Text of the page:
justsomedude I have a question. How much does the 7D AF help you in capturing these shots(supposed you have a decent panning technique)?
I'm asking because with my 400d it is quite hard to get lots of in focus shots.. I usually put focus to manual and wait for the bike to come, else I may lose the shot..
Although the AF helps its more technique and knowing what shutter speed to use in comparison to the speed of the vehicle. Also alot is down to panning technique. My kit is fairly old-school in terms of technology, a 40D and a non IS 70-200mm F2.8 and a 2x extender. In my opinion, yes its nice to have the better kit but nailing the technique is more important, doesn't matter what kit you have your pics will still come out badly if the technique isnt great. The best way is trial and error there is no easy way of calculating because of available light. I generally use the AV mode, use a higher f stop to increase depth of field and decrease the shutter speed, anywhere between F5.6 and F11 works well for me, anything less than F5.6 and you will find that the vehicle will have a small plane of focus, which can be nice for some shots but more depth of field is better for the overall effect. But if the light is pretty consistent check your exposure and get it into manual and set the values to get a perfect exposure then you can worry about the technique.
In terms of your focus point, you can pre focus on a part of the road, then set the camera to burst, follow the vehicle from an apex or where ever you are, and when you get to your pre focused point shoot a few frames, generaly shoot the first one about a metre before the point. It is a tried and tested technique but gets a bit of getting used to. Especially shooting exactly where you pre focused, best thing to do is find a mark on the road like a tyre mark so you know exactly where to shoot the frames. It is paramount to follow the car and pan or you will find the pic is very flat without any movement or with your pre-defined settings the car will be blurred but not in an aesthetic panned way, more just a blurred image. The problem is any camera will struggle to continually focus but AI servo usually does a good job, if that doesn't work for you then try the pre focusing, the vehicles move so fast that manual focus while panning can be very difficult if not impossible.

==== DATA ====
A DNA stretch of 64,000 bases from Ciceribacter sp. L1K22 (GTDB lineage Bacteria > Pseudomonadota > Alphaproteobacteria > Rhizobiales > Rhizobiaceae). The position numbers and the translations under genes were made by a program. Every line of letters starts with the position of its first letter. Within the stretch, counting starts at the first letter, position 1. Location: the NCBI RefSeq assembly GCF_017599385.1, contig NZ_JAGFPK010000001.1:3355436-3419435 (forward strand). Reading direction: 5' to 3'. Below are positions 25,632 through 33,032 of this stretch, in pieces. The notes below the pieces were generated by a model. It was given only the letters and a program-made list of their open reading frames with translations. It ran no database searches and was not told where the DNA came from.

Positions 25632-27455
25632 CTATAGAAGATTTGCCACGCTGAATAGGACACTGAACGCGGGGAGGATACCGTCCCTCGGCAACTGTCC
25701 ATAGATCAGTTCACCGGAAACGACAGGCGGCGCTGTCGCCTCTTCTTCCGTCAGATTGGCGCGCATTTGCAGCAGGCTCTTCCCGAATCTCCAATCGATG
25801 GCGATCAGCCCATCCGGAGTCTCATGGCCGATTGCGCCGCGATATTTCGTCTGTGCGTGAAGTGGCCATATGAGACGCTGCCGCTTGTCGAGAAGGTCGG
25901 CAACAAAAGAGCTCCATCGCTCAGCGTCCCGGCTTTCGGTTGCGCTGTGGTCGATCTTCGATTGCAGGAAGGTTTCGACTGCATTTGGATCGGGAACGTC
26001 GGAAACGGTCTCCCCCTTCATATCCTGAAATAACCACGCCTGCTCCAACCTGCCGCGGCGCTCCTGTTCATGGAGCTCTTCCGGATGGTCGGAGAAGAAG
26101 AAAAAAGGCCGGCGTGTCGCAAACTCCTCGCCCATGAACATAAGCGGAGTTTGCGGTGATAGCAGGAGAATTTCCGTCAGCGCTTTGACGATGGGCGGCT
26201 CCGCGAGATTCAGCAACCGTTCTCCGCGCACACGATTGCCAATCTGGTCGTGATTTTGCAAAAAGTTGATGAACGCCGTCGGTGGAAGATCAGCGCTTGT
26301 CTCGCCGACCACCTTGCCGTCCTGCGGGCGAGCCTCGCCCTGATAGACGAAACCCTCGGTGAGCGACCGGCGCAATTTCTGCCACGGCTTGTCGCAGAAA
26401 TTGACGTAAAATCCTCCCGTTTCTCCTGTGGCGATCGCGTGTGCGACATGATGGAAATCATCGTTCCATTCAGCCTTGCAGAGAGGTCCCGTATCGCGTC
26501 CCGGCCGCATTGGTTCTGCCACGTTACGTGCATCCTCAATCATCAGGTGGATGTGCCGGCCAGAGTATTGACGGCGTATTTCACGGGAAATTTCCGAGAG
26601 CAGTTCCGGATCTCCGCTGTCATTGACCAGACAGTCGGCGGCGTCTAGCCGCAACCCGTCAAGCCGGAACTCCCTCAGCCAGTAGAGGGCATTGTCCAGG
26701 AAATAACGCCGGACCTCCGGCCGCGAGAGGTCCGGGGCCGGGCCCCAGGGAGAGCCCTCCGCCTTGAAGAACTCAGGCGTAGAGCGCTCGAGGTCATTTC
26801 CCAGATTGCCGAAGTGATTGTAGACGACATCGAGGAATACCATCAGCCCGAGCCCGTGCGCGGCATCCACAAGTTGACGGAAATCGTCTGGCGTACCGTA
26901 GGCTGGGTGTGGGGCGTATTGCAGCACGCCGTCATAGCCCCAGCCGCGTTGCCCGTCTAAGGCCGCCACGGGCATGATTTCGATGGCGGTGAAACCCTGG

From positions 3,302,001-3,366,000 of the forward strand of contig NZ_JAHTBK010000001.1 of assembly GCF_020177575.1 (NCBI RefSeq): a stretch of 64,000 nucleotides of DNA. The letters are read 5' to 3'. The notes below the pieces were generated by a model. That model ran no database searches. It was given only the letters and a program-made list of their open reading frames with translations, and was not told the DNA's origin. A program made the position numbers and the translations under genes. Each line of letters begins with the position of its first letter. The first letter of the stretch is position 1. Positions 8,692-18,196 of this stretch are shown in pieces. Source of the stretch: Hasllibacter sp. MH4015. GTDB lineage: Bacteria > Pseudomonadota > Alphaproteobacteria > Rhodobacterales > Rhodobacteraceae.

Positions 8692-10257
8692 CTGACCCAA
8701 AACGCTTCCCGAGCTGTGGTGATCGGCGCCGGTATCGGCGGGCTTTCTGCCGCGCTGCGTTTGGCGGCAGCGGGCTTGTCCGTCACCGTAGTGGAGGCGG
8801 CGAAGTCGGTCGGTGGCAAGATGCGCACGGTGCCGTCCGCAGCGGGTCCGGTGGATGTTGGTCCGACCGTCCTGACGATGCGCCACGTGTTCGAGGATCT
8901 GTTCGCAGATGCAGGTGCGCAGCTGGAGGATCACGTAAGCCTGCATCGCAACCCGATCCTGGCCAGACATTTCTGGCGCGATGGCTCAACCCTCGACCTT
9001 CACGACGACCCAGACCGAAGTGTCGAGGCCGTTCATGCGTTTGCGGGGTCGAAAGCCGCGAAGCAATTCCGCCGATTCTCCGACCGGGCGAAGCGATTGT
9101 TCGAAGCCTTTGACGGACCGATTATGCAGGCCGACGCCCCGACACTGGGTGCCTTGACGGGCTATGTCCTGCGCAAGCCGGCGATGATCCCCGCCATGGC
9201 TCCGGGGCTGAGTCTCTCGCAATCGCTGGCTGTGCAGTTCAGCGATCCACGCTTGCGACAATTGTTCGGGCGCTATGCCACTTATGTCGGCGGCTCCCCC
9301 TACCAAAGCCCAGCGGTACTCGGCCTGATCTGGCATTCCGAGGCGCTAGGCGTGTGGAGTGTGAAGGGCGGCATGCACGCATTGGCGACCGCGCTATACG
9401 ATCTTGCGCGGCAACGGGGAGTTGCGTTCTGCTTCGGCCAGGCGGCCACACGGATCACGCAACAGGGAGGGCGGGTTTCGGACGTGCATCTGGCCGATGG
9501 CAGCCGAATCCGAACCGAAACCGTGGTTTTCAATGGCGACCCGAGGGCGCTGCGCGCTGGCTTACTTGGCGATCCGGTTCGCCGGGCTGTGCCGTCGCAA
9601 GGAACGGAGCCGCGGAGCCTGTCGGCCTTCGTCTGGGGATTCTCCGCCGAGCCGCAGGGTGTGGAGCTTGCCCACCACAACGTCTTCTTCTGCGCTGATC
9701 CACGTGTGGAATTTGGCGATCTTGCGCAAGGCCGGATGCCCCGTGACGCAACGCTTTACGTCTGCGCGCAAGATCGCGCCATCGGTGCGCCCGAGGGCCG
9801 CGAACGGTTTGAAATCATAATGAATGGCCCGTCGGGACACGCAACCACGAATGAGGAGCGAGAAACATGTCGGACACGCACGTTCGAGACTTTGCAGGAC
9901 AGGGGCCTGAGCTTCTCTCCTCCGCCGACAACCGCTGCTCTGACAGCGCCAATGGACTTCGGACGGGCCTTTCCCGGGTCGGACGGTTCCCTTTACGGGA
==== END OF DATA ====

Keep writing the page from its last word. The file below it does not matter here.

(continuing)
The 400d isnt really geared up to this type of photography, but instead of fighting against it use its flaws to your advantage, work around them. With the burst mode shoot the 4fps at your pre defined point, the middle image will be pin sharp. Usually 3-5 frames is a good amount to work with, even pros use this technique to ensure they have a perfect image. Another piece of advice is buy a battery grip, it will make the camera a lot more balanced hand held with a big lens. Otherwise buy yourself a monopod, although I find that they are a bit cumbersome... and annoying because it is another factor to mess around with.
The more planted you are the more likely you are to keep a steady pan. Also how is your stance and how you hold the camera? a steady strong stance with a strong grip also helps, you want to use your left arm like a triangle pressed into your chest then by holding the lens barrel and pressing the camera up toward your face you create a steady posture, then use your upper body to pan rather than your hands, almost like using a monopod but more flexible. This dramatically aids your images. Otherwise you will find that your images look sharp on the camera then get them home and at 100% they are slightly out this technique helps to reduce this, although to give yourself a little bit of leeway bring your aperture up one step will still create a pleasing blur and a sharp shot, if not exactly what you want you can also add a little more in PS. Then once your technique starts to improve you can be more experimental with your panning technique and maybe think about upgrading your camera. Its a good tool to learn with because of the flaws then once you get hold of a quicker camera you will find the technique you have learned pay massive dividend. I did exactly the same started with a 350d and a crappy 24-300mm sigma lens and eventually decided it was the right time to get some better kit.
Hope this helps